The next stages in the process consist of issuing you with a Certificate of Sequestration and then submitting your application to the Accountant in Bankruptcy (AIB).  Your application will then be processed within around 5 working days.  The AIB will also arrange for a Trustee to be appointed in your case.

The Trustee will deal with all your creditors: you do not have to deal with any of them.  In fact, your Trustee will deal with your creditors in all circumstances, taking control of your assets and deciding the most effective way of using them to pay back any unsecured debts in as far as you are able.

If you are not able to pay your creditors back in full over time, then your Trustee will again communicate with them directly. TC Debt Solutions can act as your Trustee.


Creating breathing space

In times of distress, a moratorium provides some breathing space to stop creditors taking further action against you for debt you are owe them, giving you time to think, take advice and decide on the best course of action.

If you are having difficulty repaying one of more of your creditors and require more time to consider your options, you can apply for a moratorium on creditor diligence.

It is used alongside the statutory Scottish debt solutions and may be available if you are considering applying for Sequestration, a Trust deed or for the Debt Arrangement Scheme.

A moratorium effectively stops creditor action against you for six months, offering valuable time to seek advice and think about your options. You are allowed to apply for one six-month moratorium in any twelve-month period.

We are here to help

Common questions on bankruptcy

Can my creditors make me bankrupt?

If you owe more than £5,000 to a creditor or creditors, then they can force you into bankruptcy.  If that happens, we are by your side to ensure that this is managed in the most orderly way and to your best advantage in the circumstances.

How much does it cost to declare bankruptcy?

It will cost you £150 for a full application. There is no fee if applying via the Minimal Asset Process route.

This fee is paid to the AIB (Accountant in Bankruptcy), the governing organisation that oversees all personal bankruptcies in Scotland.

Does bankruptcy clear tax debt?

When you are discharged from bankruptcy, your debts are written off.

You can become debt free quickly

What are the advantages & disadvantages of applying for bankruptcy?


There are some very real advantages to filing for bankruptcy:

  • Most unsecured debts can be included in sequestration or bankruptcy (including tax debts)
  • If you are on a low income and have few assets, you might not have to repay any of your debts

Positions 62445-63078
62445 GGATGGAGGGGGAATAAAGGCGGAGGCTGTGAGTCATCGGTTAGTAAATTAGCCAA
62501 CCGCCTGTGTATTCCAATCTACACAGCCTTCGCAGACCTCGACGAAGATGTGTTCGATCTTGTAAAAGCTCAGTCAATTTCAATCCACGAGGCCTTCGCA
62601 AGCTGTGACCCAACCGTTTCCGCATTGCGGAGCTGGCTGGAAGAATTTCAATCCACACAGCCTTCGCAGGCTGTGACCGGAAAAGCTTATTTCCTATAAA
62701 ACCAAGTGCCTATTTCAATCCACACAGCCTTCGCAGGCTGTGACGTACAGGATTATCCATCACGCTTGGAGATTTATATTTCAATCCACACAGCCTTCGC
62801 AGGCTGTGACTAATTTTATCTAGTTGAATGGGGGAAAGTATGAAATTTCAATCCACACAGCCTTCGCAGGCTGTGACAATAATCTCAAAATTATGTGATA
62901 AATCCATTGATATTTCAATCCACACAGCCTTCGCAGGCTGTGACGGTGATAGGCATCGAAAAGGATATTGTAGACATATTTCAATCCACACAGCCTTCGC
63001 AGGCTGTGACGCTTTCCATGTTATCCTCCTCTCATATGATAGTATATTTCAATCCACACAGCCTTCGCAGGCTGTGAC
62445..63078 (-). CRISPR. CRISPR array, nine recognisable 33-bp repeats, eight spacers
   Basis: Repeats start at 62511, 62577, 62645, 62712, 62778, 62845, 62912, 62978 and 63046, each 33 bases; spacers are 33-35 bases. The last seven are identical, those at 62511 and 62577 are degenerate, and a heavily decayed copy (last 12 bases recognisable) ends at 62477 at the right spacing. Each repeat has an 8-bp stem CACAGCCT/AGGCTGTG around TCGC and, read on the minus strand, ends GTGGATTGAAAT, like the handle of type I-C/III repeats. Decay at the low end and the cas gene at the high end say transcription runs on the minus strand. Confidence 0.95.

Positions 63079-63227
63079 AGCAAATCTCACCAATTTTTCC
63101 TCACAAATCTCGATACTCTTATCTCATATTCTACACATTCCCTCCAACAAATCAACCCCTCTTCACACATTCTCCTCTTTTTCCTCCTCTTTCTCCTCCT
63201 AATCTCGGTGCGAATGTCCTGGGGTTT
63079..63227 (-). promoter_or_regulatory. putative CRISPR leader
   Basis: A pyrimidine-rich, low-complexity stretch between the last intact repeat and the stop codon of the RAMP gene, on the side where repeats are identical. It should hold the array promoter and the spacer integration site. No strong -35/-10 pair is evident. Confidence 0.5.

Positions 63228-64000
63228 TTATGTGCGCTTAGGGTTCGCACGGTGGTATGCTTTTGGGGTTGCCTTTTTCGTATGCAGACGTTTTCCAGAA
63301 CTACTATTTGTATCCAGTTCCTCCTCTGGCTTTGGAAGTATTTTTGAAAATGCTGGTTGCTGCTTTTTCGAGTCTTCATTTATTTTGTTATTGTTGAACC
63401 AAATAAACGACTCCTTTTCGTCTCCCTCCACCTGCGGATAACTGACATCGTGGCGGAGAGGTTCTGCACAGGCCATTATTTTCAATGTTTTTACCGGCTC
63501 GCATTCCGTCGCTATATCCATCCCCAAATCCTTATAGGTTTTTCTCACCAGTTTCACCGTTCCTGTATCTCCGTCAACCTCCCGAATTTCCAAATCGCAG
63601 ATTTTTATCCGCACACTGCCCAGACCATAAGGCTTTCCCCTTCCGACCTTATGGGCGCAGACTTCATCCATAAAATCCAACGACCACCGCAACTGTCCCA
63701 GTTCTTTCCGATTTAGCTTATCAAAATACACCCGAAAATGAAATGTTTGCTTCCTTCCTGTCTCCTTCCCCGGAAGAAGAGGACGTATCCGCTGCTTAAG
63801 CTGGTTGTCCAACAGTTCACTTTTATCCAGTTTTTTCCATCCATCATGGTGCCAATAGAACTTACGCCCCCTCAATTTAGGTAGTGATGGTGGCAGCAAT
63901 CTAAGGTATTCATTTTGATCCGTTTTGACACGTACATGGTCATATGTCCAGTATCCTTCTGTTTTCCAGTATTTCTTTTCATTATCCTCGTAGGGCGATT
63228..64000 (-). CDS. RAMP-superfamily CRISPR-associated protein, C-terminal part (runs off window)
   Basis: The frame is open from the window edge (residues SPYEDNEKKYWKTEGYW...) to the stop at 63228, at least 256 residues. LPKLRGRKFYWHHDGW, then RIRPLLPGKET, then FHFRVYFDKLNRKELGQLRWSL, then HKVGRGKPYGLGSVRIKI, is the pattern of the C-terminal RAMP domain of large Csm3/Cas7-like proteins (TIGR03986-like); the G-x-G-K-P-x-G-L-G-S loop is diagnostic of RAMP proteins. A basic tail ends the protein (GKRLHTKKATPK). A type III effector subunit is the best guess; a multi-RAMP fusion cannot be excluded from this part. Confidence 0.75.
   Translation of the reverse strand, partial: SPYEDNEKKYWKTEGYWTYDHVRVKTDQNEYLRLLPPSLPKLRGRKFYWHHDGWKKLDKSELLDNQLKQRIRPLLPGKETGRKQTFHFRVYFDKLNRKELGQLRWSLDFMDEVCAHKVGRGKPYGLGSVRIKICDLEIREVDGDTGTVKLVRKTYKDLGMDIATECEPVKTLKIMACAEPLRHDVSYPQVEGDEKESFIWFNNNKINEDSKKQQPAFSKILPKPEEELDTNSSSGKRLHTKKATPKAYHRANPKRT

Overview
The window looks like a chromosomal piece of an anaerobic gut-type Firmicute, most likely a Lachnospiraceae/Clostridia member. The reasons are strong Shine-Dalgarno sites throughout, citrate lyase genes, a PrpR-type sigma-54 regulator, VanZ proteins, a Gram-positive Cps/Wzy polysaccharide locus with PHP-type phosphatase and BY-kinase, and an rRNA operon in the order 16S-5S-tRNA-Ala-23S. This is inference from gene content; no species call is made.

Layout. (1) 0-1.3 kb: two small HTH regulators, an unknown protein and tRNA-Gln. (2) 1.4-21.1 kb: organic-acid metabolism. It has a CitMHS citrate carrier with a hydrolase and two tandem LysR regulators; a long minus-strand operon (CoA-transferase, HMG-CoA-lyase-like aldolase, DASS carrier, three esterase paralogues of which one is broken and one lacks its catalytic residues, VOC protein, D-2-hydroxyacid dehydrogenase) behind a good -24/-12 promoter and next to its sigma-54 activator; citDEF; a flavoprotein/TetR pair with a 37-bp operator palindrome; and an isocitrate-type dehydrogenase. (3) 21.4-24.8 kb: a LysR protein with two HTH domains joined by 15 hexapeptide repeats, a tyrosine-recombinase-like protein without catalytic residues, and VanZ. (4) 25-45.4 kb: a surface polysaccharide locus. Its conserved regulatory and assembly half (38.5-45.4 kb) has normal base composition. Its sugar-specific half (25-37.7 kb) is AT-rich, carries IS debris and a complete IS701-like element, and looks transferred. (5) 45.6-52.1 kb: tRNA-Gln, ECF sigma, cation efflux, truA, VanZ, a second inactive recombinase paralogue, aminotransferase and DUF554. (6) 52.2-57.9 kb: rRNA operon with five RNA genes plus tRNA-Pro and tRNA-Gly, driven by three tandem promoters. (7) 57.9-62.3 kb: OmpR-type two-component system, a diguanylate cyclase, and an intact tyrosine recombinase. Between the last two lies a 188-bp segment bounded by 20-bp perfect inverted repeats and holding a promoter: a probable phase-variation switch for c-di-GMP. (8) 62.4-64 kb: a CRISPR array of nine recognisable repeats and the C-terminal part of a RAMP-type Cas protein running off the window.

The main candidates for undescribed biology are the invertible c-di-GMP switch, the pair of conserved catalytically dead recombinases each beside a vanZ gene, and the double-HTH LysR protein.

• You are saved from having to deal with any creditors, and the stress and strain that brings with it
  • No creditor can chase you for your debt
  • You can become debt free relatively quickly (discharged after 12 months) and get a fresh start


Weighed against this are some real disadvantages though:

  • Your assets (car, home etc) could be sold to provide funds to pay off your creditors
  • You may suffer work-related problems such as not being allowed to act as a company director
  • You may find it difficult to get credit, as sequestration will be recorded on your credit file for 6 years
  • You could be barred from some occupations
  • You might have to continue to make a contribution for 3 years after discharge

How does filing for bankruptcy affect your spouse?

This is a common question that we are asked – and a very understandable one too.  No-one wants to think of their spouse being negatively affected by debts that they have not incurred.  Your partner is not responsible for your personal debts – even if you are married.

However, that does not mean that you partner will be completely unaffected by your bankruptcy or sequestration.  You will need to contribute information about their income so that your Trustee can see that they are contributing their fair share towards household expenses.  All of this is relevant because it has a direct bearing on how much you can afford to put towards paying back your debts.

In the case of any joint debts, your partner remains jointly liable for the full amount.

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To find out more about the different types of bankruptcy or sequestration and what they could mean for you, complete our short form and we will contact you straight back.